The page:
On Thu, Jan 24, 2019 at 10:55 AM Adam Johnson <m...@adamj.eu> wrote: > So, phrasing... maybe... as a draft: "Typically, we will support a Python >> version unless it will be end of life before the corresponding version of >> Django is outside of mainstream support. For example, Python 3.5 security >> support ends September 2019, whilst Django 3.1 ends mainstream support in >> April 2021. Therefore Django 3.0, which is end of life August 2019 is the >> last version to support Python 3.5." > > > +1. A subtle change on the existing policy but it makes a difference. >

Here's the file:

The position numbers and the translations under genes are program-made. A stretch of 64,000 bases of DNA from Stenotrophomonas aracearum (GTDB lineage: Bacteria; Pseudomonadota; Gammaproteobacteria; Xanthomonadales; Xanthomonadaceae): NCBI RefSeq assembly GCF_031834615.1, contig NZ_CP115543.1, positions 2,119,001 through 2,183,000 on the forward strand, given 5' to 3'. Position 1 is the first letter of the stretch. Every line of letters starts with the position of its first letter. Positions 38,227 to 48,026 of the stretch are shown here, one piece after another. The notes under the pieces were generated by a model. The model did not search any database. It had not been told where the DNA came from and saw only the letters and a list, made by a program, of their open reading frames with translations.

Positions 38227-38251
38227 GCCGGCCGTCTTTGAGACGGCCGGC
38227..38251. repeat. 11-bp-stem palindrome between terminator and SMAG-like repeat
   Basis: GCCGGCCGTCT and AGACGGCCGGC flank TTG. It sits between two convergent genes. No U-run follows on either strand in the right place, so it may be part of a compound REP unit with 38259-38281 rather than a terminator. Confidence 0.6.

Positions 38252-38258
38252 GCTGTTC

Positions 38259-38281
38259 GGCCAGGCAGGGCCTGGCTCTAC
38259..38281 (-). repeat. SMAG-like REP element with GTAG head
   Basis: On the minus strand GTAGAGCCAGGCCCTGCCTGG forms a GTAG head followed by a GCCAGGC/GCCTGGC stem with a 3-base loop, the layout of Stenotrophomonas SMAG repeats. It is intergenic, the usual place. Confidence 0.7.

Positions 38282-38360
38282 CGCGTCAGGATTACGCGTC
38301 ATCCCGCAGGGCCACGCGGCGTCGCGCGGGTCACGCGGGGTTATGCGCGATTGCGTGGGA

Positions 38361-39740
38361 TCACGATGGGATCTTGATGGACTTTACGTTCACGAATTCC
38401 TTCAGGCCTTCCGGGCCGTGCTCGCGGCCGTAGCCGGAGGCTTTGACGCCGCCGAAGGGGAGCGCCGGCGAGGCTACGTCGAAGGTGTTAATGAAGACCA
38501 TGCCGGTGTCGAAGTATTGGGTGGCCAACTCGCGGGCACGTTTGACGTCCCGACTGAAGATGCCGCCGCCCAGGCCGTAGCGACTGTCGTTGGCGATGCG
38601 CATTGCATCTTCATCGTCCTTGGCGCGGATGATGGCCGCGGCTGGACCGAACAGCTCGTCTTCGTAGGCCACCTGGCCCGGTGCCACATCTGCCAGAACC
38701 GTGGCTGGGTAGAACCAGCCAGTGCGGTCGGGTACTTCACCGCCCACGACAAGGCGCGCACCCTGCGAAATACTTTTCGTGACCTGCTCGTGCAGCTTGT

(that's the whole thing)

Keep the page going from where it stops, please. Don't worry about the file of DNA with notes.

That seems better to me as well. It only ties us to the support policy of Python, not various special-cased distributions. My concern, though, is that it weakens semantic versioning a bit, so we should do it carefully. We don't follow it precisely, but if we drop support for a version of Python, that seems to me like it would qualify as a breaking change, and should be preferred to be done when changing major versions after an LTS release. If that is deemed to not be a significant concern, then I think this proposed policy is a reasonable one. -- You received this message because you are subscribed to the Google Groups "Django developers (Contributions to Django itself)" group. To unsubscribe from this group and stop receiving emails from it, send an email to django-developers+unsubscr...@googlegroups.com. To post to this group, send email to firstname.lastname@example.org. Visit this group at https://groups.google.com/group/django-developers. To view this discussion on the web visit https://groups.google.com/d/msgid/django-developers/CABpHFHQ9riKkac3kYpcJXPc3Jct4xUFdEh_7bzha-cSDwKBmiw%40mail.gmail.com. For more options, visit https://groups.google.com/d/optout.